Not only did the Yankees fail to advance to the postseason for the first time in four years in 1979, but they also lost their beloved captain Thurman Munson in a plane crash.  Seeking to put the unhappy events of the previous year behind them, the Yankees moved forward under new manager Dick Howser in 1980.  Featuring a rebuilt roster that included new arrivals Bob Watson, Rick Cerone, Rudy May, and Tom Underwood, the Yankees captured the A.L. East title for the fourth time in five seasons, finishing the campaign with a major-league best 103-59 record.  The Baltimore Orioles placed second in the division, just three games back.

Easily the most well-balanced team in the junior circuit, New York finished second in the league in both runs scored (820) and team ERA (3.58).  Tommy John led the pitching staff with 22 victories, 16 complete games, and 265 innings pitched.  Ron Guidry finished second on the team with 17 wins.  Tom Underwood chipped in with 13 victories.  Meanwhile, working both as a starter and as a reliever, Rudy May finished 15-5, with a league-leading 2.46 ERA.  Fully recovered from the hand injury he suffered during a clubhouse altercation with teammate Cliff Johnson the previous season, Goose Gossage won six games and tied for the league lead with 33 saves, en route to earning a third-place finish in the MVP voting.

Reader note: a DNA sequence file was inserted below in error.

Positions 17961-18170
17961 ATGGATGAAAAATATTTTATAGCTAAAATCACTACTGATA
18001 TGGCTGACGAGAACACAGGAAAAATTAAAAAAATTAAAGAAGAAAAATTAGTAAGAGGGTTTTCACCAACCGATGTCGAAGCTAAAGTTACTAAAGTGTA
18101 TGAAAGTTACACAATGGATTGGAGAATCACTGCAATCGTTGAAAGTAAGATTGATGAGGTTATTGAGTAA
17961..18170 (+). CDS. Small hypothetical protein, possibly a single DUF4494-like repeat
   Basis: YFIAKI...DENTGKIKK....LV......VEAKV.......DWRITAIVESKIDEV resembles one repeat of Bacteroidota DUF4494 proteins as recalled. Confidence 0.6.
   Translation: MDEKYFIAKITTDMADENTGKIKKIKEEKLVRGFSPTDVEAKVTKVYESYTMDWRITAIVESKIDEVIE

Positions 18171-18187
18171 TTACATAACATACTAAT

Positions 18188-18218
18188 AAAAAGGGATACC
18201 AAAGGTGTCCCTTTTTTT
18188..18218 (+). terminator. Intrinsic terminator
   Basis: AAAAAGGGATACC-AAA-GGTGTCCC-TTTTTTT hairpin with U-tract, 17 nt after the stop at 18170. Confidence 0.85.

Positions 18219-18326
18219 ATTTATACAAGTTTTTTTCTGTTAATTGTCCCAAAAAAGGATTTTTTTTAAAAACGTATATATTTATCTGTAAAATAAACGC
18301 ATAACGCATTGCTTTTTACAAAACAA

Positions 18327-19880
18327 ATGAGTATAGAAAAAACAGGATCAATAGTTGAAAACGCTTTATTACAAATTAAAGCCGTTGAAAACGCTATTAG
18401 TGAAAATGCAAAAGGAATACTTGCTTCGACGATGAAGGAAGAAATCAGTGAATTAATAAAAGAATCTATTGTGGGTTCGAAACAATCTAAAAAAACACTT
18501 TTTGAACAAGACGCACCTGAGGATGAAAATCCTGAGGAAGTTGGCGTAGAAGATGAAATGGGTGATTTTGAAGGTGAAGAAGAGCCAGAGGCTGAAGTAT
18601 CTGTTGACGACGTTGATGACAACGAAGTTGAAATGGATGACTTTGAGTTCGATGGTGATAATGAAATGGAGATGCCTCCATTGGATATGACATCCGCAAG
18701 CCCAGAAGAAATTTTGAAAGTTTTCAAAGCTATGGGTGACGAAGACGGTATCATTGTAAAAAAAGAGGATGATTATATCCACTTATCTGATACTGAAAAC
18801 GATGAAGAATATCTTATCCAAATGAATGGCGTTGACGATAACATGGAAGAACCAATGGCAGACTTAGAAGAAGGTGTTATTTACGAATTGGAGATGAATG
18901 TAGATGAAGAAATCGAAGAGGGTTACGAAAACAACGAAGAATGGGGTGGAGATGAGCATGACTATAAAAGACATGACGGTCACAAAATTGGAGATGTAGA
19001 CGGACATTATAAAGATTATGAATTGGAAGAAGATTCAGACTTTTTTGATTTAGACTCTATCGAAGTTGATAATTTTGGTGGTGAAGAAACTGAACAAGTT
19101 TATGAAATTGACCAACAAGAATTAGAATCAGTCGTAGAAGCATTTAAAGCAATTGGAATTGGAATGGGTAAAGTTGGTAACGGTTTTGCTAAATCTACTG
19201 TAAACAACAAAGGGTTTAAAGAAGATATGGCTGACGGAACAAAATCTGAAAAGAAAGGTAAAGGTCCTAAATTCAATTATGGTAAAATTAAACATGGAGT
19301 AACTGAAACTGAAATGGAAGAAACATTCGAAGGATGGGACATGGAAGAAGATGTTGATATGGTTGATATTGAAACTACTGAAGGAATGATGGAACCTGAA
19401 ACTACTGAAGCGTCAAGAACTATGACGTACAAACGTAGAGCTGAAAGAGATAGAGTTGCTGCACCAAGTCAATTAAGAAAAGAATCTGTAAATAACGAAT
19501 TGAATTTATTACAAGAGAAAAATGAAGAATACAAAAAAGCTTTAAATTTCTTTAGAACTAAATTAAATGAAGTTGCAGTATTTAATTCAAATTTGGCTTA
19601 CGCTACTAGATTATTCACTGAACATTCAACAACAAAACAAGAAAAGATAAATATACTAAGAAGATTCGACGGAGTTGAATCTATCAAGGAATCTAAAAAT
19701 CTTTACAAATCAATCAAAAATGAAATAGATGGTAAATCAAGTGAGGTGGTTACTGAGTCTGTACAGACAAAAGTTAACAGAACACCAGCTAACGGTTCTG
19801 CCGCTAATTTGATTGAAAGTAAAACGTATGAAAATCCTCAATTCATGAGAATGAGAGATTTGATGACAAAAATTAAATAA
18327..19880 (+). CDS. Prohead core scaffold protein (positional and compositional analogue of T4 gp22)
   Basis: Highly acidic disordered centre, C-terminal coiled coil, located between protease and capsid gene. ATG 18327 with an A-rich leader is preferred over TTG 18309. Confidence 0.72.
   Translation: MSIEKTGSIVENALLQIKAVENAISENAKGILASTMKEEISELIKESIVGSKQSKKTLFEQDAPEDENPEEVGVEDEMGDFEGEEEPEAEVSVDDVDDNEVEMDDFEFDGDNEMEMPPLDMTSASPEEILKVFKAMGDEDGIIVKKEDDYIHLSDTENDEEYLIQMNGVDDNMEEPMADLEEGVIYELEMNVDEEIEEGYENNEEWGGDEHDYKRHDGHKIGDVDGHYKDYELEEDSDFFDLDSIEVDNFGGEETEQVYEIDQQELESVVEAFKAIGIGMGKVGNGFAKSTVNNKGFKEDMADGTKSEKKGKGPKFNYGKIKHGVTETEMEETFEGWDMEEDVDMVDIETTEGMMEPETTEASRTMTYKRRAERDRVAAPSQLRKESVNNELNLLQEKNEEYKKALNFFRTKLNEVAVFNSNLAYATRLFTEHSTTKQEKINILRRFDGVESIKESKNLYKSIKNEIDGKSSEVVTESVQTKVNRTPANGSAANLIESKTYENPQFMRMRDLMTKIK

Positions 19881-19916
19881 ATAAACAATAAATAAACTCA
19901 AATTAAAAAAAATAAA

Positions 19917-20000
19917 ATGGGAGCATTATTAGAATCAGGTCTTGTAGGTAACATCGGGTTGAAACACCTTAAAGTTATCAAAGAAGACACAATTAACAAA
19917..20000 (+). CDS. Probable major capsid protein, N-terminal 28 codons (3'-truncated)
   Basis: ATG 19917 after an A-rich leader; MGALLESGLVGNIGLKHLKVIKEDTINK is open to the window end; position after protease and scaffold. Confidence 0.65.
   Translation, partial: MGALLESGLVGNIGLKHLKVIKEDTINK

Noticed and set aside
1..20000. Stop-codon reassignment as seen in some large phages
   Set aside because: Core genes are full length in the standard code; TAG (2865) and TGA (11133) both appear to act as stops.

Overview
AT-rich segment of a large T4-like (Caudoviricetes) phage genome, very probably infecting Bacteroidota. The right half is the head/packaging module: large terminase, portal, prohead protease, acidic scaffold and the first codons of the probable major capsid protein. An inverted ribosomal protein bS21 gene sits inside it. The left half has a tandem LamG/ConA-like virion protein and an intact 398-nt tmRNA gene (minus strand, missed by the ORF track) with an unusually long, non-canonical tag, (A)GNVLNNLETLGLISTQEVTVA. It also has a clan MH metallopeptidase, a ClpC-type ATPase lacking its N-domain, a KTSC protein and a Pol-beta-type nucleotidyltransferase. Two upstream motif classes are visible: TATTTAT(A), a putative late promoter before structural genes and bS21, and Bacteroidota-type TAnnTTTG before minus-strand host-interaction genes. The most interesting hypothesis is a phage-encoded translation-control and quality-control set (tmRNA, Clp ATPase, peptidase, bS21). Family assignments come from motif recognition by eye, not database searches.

Having been acquired through free agency during the off-season, veteran first baseman Bob Watson provided the club with leadership and a consistent bat in the middle of the lineup, leading the team with a .307 batting average.  Willie Randolph batted .294, scored 99 runs, stole 30 bases, finished second in the league with a .429 on-base percentage, and topped the circuit with 119 bases on balls.  Rick Cerone did an outstanding job behind the plate, hitting 14 homers, driving in 85 runs, and batting .277.  He finished seventh in the A.L. MVP voting.  Placing second in the balloting to Kansas City’s George Brett was Reggie Jackson, who had his best year in pinstripes.  Jackson led the league with 41 home runs, finished second with a .597 slugging percentage, knocked in 111 runs, scored 94 others, and batted a career-high .300.